As I’m sure you’ve garnered from these three volumes, our holiday to Puglia was right up there as one of the best holidays ever. The place, the people, the food, the weather, the company… it was all perfection. I can’t wait to go back and explore more of Puglia. I hope I’ve given you an insight into the place and if I’ve done my job right then you’ll probably want to go too. I recommend looking at sites like owners direct, holiday lettings, holiday rentals and pure puglia who all have a good selection of properties in Puglia. If you go, please let me know about your experiences and post any recommendations in the comments below. Grazie.


Filed under F&G Travels, Puglia, Recipes, The life and times of Becci

12 responses to “F&G Travels to Puglia, Vol 3: Eating in

  1. Good eating Becci!

    Caciocavallo is so-called because the shepherds used to make the cheese on site in the hills and mountains from the fresh milk. They would then string the cheese up, one on each end of string, and put it across the horse’s back to carry down to the villages. Hence the “noose” string still around the cheese.

    Scamorza is brilliant on the BBQ actually. It softens but doesn’t fully melt – amazing! Perfect with a great big tomato salad.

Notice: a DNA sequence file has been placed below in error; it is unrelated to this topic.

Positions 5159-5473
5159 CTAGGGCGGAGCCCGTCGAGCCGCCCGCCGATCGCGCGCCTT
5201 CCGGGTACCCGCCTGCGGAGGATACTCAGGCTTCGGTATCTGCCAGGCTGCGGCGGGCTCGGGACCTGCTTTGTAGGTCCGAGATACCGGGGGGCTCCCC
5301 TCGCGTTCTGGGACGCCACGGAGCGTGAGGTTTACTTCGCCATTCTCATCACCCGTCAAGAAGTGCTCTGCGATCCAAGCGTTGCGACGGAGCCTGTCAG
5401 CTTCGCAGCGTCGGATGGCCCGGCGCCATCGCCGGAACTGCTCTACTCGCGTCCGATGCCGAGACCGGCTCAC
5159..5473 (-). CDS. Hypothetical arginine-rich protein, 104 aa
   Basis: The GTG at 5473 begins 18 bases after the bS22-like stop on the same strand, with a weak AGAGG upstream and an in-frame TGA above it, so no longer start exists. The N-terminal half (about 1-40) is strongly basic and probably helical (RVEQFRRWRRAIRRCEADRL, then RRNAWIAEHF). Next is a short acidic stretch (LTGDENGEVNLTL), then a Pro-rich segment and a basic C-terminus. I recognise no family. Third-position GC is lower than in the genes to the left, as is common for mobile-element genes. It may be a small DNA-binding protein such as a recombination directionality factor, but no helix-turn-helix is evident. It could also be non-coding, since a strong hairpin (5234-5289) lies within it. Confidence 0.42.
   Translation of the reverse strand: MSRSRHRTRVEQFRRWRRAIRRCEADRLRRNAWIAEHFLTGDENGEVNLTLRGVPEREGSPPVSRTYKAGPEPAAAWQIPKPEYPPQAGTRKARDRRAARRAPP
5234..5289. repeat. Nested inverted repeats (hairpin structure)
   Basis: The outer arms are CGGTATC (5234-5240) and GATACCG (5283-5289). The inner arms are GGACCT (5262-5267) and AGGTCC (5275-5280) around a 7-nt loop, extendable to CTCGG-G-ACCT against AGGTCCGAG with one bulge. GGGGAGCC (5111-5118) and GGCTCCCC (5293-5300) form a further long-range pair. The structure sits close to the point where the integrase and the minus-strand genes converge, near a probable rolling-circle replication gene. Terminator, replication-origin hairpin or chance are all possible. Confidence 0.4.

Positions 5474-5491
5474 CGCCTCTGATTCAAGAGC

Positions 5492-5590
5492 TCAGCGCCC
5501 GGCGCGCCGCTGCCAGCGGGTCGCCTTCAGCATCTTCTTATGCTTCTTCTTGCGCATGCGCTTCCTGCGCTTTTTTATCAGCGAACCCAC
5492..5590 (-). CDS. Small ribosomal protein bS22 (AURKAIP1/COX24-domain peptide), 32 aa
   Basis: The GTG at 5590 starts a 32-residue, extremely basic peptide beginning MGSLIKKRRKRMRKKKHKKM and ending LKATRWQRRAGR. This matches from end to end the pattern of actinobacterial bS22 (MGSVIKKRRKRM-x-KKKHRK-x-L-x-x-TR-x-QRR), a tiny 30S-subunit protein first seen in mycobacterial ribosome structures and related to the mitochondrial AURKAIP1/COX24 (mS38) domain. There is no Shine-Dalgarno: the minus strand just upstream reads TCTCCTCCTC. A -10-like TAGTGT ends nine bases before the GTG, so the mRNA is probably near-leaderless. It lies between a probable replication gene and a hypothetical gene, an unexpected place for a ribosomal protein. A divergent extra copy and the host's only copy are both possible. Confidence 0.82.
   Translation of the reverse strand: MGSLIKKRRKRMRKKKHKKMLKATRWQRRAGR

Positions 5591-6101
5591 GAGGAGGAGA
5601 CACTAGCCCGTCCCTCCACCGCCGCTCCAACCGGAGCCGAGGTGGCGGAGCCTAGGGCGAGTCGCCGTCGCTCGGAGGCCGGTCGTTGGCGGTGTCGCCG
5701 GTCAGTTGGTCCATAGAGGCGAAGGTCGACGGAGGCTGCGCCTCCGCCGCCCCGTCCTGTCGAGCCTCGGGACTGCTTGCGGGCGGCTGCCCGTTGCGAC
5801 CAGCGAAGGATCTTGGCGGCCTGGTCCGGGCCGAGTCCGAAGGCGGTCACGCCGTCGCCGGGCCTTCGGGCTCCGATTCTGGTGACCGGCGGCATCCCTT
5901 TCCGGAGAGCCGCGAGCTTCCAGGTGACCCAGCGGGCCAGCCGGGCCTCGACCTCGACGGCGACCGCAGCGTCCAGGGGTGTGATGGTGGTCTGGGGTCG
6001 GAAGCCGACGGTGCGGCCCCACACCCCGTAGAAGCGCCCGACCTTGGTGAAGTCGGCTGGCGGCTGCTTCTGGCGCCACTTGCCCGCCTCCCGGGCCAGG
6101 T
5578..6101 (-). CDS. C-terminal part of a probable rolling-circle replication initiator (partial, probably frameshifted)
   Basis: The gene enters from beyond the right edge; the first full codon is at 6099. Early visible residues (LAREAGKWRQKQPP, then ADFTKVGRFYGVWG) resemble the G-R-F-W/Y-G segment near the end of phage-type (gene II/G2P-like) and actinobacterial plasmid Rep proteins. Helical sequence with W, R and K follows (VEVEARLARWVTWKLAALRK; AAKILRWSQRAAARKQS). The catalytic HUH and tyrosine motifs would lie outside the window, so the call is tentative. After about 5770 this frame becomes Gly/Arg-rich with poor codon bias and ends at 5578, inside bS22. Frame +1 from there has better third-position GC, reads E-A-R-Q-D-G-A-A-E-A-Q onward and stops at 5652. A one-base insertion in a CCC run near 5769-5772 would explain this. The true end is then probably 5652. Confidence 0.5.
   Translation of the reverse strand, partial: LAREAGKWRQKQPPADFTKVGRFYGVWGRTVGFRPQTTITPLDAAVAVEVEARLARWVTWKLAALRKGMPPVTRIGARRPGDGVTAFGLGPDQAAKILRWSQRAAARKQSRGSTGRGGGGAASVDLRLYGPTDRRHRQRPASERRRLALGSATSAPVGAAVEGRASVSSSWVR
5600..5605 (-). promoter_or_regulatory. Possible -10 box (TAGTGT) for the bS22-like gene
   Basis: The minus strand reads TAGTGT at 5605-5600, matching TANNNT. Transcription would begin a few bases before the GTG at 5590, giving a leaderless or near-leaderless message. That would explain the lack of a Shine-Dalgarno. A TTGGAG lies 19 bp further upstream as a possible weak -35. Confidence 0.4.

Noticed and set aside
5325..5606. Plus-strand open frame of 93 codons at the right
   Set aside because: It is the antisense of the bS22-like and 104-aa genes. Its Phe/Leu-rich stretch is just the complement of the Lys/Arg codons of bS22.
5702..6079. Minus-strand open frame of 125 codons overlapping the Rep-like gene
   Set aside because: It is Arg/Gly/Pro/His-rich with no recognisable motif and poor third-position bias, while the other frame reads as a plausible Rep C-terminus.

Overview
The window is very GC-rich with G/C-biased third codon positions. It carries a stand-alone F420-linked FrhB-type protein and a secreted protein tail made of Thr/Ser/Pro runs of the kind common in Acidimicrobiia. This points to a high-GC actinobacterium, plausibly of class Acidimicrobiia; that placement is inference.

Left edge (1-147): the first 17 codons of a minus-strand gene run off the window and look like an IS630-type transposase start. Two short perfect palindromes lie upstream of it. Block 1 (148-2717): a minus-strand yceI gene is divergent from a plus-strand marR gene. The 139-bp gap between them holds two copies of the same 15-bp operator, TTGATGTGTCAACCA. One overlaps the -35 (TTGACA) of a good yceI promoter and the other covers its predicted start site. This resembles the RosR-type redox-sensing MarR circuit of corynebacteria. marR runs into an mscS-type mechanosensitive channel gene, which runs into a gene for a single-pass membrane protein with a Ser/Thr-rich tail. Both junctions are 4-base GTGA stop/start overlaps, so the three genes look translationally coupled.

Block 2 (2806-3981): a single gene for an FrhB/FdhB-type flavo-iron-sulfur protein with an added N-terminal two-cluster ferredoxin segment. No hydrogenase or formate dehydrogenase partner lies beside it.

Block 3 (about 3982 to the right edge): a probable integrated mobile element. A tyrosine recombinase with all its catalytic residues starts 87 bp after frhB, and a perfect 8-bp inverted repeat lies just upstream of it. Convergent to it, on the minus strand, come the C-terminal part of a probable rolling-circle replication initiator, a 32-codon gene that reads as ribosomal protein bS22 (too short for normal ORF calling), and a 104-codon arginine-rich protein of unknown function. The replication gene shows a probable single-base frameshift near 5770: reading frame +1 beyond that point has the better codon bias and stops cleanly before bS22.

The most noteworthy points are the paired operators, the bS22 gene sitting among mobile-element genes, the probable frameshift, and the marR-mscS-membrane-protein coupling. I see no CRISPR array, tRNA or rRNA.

Anyway, I could go on for flipping hours about Italian cheese so I’ll leave it there 🙂

    • Yeah – I heard that story about the Caciocavallo too, but I also read that it was thought that they used to make it out of mare’s milk, which I thought was quite a nice idea. Probably total BS though.

      I really liked the Scamorza – I can imagine it would be really good on the bbq. It has a good stringy texture which always makes for a good melted cheese.

      I want more…

  2. brightonpreppy

    I am literally drooling onto my keyboard, no word of a lie. I can’t for wait for my own Florentine food experiences now! You have definitely inspired me on the self catering front xxx

  3. Oh how delicious, looks like you had a truly stunning holiday. Great minds must think alike, as you’ve set your posts out exactly as I was intending – general, eating out, eating in – and we cooked many of the same dishes, and we also booked through Owner’s Direct! I agree whole heartedly with everything you say about the shopping/prepping/cooking process on holiday – it’s one of the most – if not the most – enjoyable aspects, and often with better results than the local tratoria. We couldn’t believe that people actually opt to stay in hotels…